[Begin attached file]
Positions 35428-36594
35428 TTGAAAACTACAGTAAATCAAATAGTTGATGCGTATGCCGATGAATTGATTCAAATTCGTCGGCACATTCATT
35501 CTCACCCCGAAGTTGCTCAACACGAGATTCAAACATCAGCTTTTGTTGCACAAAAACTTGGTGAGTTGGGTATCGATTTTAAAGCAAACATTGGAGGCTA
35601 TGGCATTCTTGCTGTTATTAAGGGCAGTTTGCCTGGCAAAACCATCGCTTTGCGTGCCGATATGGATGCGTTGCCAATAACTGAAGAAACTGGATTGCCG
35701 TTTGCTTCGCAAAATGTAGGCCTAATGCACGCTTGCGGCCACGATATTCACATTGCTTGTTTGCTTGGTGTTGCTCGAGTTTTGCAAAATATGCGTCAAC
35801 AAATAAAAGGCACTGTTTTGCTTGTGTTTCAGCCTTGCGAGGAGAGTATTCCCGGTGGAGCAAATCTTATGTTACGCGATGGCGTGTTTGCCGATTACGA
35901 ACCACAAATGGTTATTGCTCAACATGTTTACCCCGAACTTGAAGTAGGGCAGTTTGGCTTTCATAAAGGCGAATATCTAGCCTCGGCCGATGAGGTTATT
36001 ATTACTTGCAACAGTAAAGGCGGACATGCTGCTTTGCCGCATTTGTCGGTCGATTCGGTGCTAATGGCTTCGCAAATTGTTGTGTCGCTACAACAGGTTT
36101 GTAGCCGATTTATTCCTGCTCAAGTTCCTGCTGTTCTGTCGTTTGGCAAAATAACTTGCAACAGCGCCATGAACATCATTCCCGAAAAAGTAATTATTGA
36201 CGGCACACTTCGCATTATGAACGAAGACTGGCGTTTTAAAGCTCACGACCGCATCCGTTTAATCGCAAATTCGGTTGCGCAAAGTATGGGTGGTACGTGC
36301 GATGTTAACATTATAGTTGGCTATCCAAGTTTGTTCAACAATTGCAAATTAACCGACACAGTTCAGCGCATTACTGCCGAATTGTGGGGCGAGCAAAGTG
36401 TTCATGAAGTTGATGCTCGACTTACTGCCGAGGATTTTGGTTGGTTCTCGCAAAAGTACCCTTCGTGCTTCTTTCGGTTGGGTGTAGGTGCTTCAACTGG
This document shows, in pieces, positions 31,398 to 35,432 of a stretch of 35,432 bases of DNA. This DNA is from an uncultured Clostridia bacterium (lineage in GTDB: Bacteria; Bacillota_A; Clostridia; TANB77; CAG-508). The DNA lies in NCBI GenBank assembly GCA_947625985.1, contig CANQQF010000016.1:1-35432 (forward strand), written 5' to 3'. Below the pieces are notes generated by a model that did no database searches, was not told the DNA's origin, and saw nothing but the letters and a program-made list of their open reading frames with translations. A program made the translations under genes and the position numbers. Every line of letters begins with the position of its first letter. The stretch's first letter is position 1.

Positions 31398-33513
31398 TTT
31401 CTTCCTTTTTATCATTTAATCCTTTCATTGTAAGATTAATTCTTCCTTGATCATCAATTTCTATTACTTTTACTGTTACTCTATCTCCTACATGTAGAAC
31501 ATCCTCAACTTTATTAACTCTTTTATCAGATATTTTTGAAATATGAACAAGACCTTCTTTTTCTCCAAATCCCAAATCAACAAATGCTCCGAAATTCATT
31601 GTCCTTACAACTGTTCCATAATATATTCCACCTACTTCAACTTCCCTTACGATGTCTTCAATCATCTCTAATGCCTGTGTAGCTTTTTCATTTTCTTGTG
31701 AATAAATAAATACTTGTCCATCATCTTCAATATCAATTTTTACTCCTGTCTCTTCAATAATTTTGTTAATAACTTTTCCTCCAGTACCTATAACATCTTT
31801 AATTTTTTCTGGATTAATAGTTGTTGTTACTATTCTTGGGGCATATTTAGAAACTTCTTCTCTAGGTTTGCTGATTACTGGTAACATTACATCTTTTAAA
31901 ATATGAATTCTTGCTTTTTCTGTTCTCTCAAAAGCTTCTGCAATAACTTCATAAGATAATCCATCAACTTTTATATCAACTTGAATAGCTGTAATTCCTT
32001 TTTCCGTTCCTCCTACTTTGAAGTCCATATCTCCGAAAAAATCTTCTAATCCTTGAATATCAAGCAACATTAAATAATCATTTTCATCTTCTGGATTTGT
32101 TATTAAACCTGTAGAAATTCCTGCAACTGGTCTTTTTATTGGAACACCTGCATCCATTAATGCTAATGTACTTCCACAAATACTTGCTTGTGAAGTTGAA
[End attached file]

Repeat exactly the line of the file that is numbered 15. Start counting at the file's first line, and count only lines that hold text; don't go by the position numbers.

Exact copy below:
31398 TTT